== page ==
Five years ago, in 2018, the West Bengal panchayat elections — to elect around 74,000 local village-level representatives — were a turning point for the state’s ruling Trinamool Congress party.
They deepened a sense of exasperation with the Trinamool Congress, and voters voted in record numbers for the Bharatiya Janata Party (BJP) in the general elections the following year.
In 2018 the TMC cadres were so undemocratic that 34% seats were won uncontested, and they were won by the TMC of course. Five years later, the panchayat elections have concluded again, and the percentage of uncontested seats has come down to 12%.
In both 2003 and 2013, it was around 11%. In other words, the TMC seems to have learnt from its 2018 mistake and reverted to the mean, the old normal. This means the TMC at least allowed a formal contest in 88% seats. We don’t need to speculate that the TMC cadres prevent opposition nominees from contesting. There are enough news reports from the ground telling us about it.
Violence happens when someone dares to contest, dares to win. The percentage of uncontested seats gives us a better picture of panchayat election violence than death toll figures, which is reportedly underreported.
The TMC has won all 20 district bodies — the Zilla Parishads, 80% of the gram panchayats and 92% of the panchayat samitis. Such dominance would be difficult to hold without the ecosystem of violence. The BJP was a distant second.
Elections in most of India are rather free of violence and repression. They may often not be fair — some parties may be better funded, may have a more sympathetic media, may misuse government funds and law enforcement to their advantage. But nobody gets killed. Nobody is threatened to withdraw their nomination. Panchayat and assembly elections in West Bengal thus feel like another country.
The more things change
There has been a long history of political violence in West Bengal that helps the ruling party entrench itself. People are afraid of voting it out.
Mamata Banerjee made her place in history in 2011 when she defeated the Communist Party of India (Marxist)-led Left Front rule after 34 years. But she could do so only because the Left Front itself made critical mistakes, turning the masses against itself. It took a revolution, a democratic one, with its own share of violence.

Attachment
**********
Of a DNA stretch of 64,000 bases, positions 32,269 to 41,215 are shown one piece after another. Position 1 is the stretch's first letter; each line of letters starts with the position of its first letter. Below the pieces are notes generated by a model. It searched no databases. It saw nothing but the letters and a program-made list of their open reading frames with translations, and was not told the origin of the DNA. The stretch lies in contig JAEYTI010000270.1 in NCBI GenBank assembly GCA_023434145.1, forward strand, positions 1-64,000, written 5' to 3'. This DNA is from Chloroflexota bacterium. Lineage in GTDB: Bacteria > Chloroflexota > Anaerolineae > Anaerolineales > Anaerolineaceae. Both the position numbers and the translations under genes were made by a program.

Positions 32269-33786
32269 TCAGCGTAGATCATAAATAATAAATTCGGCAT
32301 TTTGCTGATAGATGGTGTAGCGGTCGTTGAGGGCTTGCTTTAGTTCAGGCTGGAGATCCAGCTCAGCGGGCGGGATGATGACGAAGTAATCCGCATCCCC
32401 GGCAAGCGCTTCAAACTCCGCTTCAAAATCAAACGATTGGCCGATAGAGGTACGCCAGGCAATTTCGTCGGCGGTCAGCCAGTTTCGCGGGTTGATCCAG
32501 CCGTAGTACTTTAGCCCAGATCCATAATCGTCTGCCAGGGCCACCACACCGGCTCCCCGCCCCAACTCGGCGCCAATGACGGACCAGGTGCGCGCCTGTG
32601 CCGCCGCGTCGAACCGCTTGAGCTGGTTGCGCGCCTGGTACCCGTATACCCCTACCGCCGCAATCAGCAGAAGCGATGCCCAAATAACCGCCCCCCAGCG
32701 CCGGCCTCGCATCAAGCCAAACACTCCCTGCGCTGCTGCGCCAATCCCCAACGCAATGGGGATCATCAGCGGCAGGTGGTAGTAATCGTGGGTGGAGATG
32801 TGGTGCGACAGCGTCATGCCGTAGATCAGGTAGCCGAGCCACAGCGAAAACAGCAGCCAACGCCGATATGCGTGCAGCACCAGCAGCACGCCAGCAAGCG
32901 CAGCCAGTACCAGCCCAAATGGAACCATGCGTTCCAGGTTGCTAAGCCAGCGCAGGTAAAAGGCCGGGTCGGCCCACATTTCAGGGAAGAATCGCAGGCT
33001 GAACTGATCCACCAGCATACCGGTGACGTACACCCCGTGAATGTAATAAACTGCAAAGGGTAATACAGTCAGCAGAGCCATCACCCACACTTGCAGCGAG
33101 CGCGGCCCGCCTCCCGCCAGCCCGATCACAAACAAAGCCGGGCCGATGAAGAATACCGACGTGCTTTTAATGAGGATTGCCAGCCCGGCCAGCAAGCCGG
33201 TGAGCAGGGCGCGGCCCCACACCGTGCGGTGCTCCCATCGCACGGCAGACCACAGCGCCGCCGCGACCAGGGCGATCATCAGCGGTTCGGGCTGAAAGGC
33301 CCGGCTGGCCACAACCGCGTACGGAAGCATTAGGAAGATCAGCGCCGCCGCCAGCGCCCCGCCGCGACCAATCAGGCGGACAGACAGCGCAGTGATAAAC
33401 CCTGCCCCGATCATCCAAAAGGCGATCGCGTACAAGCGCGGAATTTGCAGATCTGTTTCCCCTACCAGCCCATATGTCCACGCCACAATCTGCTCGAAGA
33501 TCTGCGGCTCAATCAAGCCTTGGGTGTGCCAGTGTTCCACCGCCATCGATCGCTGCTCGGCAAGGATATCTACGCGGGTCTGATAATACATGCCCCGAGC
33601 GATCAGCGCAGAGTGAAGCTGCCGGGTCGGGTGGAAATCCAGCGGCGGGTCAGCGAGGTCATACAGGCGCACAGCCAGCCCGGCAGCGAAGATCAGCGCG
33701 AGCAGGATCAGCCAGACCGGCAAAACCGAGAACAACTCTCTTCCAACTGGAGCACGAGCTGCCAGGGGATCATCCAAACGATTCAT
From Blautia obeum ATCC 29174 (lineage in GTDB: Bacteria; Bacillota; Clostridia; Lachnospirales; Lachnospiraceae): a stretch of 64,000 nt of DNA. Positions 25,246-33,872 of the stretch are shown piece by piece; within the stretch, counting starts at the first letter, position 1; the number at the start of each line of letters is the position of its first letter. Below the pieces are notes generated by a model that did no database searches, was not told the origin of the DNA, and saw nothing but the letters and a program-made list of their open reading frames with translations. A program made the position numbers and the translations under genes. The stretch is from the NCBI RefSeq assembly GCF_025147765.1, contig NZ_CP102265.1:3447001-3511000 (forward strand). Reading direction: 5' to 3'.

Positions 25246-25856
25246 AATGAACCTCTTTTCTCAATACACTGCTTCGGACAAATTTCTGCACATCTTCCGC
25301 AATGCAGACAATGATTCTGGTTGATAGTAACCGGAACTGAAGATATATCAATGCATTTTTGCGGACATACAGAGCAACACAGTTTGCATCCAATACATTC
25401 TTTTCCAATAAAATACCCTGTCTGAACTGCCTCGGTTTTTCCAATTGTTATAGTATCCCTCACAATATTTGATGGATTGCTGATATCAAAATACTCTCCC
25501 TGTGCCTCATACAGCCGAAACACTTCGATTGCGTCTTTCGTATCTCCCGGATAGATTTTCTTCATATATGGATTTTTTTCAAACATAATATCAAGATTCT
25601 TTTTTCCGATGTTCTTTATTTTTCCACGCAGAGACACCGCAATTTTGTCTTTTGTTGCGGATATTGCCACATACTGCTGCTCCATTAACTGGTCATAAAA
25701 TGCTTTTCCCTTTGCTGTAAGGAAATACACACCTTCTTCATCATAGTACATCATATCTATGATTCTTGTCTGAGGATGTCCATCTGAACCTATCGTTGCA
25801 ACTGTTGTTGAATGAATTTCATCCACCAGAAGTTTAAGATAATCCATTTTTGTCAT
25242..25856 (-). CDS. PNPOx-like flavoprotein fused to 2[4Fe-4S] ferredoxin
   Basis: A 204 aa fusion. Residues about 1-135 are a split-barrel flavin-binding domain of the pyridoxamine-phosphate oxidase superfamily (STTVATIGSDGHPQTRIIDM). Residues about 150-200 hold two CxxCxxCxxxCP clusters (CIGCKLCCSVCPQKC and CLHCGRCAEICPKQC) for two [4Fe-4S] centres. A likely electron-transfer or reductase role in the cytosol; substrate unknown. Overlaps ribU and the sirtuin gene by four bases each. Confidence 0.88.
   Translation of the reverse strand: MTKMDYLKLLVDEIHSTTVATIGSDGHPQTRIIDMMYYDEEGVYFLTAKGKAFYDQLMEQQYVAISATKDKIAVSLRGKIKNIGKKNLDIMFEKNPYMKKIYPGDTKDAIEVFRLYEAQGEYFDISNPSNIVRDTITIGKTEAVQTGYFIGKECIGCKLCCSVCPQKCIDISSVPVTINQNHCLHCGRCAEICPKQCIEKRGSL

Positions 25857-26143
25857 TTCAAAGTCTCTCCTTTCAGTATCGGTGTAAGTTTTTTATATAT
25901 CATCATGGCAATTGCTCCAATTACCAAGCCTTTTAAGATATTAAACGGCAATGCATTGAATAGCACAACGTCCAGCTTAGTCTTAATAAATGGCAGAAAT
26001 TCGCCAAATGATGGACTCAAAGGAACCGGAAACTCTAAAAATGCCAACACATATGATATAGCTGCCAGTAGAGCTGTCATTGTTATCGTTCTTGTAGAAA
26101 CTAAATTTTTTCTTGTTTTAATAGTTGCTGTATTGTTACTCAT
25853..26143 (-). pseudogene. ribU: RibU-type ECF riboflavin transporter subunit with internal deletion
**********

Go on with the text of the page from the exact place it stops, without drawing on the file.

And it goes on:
The violent cadres, the freelance goons, the goons masquerading as party cadres and party cadres masquerading as goons quietly shifted from CPM to TMC. If someday the BJP has to come to power, it cannot do so without poaching this ecosystem of violence.
There is no political party, not even the down-and-out Congress, whose candidates did not use some violence in this West Bengal panchayat election. Crude bombs and sticks were being used by all sides, and some of the dead include TMC workers.
There is no denying that the TMC is the main perpetrator and beneficiary of this ecosystem — as of today. If the TMC was to try and get off the tiger, it would probably lose. Power in West Bengal is contested house to house, party flags hoisted on each house, which at once signal threat and protection.
Getting off the tiger
It is worth asking how many of these violent village-level cadres are even in the TMC’s control. Given that victory in these elections is also about petty local corruption, local power elites call the shots. The ecosystem of political violence in West Bengal is too powerful even for the Trinamool Congress to take on. It’s easier to own it than to disown it.
This is where Mamata Banerjee’s name won’t be written in history books as a leader who went against the grain and attempted to change the mechanics of politics in the state.
Yet some attempts are being made, if only in degree. The reduction in uncontested seats is an indication of that. Her government has attempted to strengthen the police at the district level so that the state’s control over the masses is not exercised entirely through the violent party cadres. This will help, but ultimately it is the party that has to change how it imagines politics.
Most significantly, Mamata Banerjee’s nephew and heir apparent Abhishek Banerjee has openly said he wants to change the party. His 60-day Jan Sanjog Yatra travelled through the state in an attempt to change the party’s image, and his own.
It may have helped him to dissociate himself from the panchayat violence, but as the TMC’s sweeping victory shows, it will take a lot more than one yatra.